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Enlivening development: Water management in the post-conflict city of Baucau, Timor Leste

Date of publication
01-Dec-2010
Abstract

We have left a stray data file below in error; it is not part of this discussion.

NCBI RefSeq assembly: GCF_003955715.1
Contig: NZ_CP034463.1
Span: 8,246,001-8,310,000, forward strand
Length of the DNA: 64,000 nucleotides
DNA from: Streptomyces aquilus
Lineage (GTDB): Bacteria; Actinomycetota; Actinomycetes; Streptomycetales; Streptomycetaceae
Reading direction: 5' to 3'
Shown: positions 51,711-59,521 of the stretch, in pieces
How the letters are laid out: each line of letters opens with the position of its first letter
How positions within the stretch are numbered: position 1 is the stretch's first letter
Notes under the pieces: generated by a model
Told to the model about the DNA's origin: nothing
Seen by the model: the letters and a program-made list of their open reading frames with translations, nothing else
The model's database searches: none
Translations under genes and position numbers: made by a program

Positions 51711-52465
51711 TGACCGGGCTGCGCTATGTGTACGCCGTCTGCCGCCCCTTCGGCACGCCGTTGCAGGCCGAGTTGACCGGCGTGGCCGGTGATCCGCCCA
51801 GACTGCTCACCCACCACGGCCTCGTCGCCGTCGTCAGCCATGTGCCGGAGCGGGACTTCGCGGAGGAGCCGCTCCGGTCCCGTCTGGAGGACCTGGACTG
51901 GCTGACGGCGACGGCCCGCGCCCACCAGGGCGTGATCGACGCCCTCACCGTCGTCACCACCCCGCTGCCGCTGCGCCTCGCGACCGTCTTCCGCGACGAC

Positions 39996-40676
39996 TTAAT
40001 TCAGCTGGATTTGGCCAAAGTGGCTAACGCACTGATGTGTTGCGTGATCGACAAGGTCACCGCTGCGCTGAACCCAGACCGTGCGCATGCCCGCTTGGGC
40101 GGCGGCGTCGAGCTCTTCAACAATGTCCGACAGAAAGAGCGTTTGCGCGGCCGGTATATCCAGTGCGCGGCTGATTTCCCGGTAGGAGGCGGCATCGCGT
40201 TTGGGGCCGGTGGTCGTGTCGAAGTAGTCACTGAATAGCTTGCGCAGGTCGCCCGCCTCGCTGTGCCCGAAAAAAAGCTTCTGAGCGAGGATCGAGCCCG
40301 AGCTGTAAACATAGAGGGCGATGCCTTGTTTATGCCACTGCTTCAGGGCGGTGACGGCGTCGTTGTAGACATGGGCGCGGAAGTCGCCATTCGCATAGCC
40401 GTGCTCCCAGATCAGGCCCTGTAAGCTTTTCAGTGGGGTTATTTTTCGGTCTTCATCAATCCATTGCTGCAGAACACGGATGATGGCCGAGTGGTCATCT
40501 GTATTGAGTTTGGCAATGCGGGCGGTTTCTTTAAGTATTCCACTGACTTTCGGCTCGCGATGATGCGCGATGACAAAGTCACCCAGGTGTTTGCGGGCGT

This paper explores how the state and others involved in the 'development enterprise' in Timor Leste are (mis)recognizing the potential of the existing environmental governance and exchange capacities of local customary institutions and practices in relation to water supply and management. Examining the problematic of water supply in a post-conflict city, it examines the intermesh of the customary, state and market sectors and ponders how customary institutions might be better supported to extend their range of political and economic credibility and contribute to a reconfiguration of dominant community-managed water supply models. The paper draws on the political and economic theory developed by Gibson-Graham (2006) and draws out in a particular place based instance the workings of a diverse economy where a customary economy is enmeshed with, and to some extent undermining, a weak capitalist sector. The paper argues that a failure to address issues of resource ownership and control and to engage the strengths and import of local customary institutions will have serious ramifications for the successful implementation of Timor Leste's national development objectives in the city of Baucau and elsewhere in Timor Leste. Instead it argues for an enlivened development approach wherein locally socialised landscapes are recognised as credible political sites with which 'development' can engage and power relations can shift.